In "Drowne's Wooden Image," Hawthorne explores the difference between the work of an artist and an artisan through the dialogues between Drowne and John Singleton Copley and through Copley's observations. To understand why this comparison is important to Hawthorne and his ideas about the artist in America, students can do the following:
1. Compare the pictures of the ship's masthead carvings by various artisans
listed below to the portrait
of Sarah Erving Waldo by Copley. What differences do you see between these
two art forms? What skills are needed to be able to create each of them? How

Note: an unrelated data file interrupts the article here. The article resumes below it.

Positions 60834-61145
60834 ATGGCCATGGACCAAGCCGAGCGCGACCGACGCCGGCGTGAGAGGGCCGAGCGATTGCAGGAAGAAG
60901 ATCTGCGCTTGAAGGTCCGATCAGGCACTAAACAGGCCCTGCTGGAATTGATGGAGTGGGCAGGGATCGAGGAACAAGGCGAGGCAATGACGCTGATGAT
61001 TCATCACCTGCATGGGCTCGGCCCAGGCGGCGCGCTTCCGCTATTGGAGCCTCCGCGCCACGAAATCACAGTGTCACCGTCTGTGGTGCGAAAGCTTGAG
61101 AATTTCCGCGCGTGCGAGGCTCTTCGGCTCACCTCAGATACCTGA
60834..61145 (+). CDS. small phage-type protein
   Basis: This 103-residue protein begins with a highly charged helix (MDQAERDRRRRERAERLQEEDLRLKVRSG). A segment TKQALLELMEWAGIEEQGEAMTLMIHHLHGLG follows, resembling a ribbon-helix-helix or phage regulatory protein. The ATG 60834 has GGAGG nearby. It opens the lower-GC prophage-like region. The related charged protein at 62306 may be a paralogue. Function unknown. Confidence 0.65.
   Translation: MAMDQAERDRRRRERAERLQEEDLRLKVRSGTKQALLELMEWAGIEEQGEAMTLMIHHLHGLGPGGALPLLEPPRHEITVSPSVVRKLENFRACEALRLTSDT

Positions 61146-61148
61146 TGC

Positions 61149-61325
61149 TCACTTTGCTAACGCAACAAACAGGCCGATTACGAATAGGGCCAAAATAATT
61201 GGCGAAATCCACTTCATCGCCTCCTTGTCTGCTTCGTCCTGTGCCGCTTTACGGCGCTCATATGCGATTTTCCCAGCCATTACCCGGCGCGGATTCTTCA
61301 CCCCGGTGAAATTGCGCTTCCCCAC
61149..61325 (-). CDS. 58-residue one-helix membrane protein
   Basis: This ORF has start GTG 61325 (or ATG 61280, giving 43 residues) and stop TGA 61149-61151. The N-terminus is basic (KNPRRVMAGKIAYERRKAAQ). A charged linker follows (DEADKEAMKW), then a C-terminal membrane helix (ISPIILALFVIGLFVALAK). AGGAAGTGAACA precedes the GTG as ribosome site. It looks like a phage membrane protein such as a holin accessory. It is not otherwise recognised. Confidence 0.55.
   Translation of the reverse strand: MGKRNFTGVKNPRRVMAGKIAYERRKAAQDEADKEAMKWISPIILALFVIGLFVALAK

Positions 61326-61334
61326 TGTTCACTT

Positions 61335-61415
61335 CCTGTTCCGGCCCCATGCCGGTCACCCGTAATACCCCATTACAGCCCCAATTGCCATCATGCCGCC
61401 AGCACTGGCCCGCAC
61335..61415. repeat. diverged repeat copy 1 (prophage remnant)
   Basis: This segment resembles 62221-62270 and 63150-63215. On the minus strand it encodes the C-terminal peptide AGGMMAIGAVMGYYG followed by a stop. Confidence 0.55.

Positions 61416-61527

do these differences in skill create distance between the creator of each?
4. Hawthorne knew that New Englanders often viewed artists with skepticism or disdain. How do the comments of townsfolk or the narrator reveal this in "Drowne's Wooden Image"? How do you think someone like Drowne or Copley might feel when hearing these things?